This week, I was introduced to Subversion (SVN) and Google Project Hosting. SVN is a tool for developers to maintain current and historical versions of files such as source code, web pages, and documentation. Google Project supports the open source community by providing scalable, reliable, and fast collaborative development environment for open source software, docs, and standards that promotes best practices in open source software engineering.
For my Windows development environment, I used TortoiseSVN which provides a Windows shell extension for Subversion. The program is very easy to use. One simply needs to obtain the SVN checkout URL and select the target files to upload.
In addition to being able to upload files for other users and developers to see, SVN and Google Project lets many developers work simultaneously on the same project. I was able to gain some first-hand experience with the robocode-pmj-dacruzer project. I improved the source code and successfully committed it to the repository.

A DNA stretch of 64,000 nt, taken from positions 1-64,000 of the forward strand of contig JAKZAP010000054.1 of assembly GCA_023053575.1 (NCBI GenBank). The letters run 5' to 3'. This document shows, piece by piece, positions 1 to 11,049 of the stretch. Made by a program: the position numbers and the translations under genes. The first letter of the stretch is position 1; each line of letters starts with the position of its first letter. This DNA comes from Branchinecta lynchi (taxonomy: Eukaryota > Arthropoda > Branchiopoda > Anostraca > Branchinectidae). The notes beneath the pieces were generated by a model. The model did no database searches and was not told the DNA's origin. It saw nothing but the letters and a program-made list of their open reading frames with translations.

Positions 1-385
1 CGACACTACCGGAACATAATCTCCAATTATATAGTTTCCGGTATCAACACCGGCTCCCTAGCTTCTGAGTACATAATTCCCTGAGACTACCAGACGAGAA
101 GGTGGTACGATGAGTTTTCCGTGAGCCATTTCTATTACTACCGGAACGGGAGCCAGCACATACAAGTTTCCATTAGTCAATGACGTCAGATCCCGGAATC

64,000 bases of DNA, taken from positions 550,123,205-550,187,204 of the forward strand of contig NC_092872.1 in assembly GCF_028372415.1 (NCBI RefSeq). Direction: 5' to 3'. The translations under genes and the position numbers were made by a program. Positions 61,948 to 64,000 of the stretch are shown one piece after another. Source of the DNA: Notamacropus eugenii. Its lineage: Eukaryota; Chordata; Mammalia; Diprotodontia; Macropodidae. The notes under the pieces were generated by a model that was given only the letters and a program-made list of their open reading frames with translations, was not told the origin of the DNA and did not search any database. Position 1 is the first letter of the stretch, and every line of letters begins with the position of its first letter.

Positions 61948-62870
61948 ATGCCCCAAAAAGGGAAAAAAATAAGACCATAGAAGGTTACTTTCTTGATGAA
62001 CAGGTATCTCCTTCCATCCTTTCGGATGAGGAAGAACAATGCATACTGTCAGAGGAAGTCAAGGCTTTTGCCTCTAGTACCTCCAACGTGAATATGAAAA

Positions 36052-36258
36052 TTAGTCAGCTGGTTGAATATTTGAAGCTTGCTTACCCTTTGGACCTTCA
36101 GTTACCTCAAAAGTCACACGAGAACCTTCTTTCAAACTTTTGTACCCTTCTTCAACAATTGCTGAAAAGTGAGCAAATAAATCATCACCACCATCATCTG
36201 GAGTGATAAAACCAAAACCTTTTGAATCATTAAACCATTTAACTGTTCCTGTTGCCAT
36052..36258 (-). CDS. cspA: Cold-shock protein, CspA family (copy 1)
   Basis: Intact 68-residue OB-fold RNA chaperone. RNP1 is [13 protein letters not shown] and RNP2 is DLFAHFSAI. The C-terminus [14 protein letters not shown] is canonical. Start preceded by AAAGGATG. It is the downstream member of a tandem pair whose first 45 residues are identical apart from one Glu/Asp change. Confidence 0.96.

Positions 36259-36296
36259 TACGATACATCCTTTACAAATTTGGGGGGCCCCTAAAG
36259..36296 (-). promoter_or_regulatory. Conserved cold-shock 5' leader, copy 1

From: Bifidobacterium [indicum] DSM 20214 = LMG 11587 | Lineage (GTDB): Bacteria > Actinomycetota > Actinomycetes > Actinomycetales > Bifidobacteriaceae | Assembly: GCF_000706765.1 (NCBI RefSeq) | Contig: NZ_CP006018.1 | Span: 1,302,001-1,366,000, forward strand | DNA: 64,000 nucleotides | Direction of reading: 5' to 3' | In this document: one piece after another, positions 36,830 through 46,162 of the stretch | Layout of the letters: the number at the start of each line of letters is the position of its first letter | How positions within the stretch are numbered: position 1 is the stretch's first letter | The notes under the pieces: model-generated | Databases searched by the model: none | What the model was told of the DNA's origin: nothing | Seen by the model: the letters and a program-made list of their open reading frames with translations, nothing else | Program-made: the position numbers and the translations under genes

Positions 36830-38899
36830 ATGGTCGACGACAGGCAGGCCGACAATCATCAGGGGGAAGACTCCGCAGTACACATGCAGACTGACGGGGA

I then proceeded to create my own robocode-dwl-robotfighter project. I created a Google discussion group, added several of my colleagues, uploaded my robocode robot system, edited the project home page, and created a UserGuide and DeveloperGuide wiki page. I successfully accomplished all tasks required for this particular assignment.
The most difficult part of the assignment was using WikiSyntax to create my wiki pages. Although the creators of wiki-style markup may have thought it was a great idea, I disagree. It is nonintuitive and made my life more difficult. They could have at least created a simple GUI with buttons.
Prior to this experience, I did not understand how large-scale software development worked. I did not understand how companies could assign hundreds of developers on the same project. After learning that tools like SVN and Google Project Hosting exist, I am very eager to get my hands dirty in collaborative open source software development.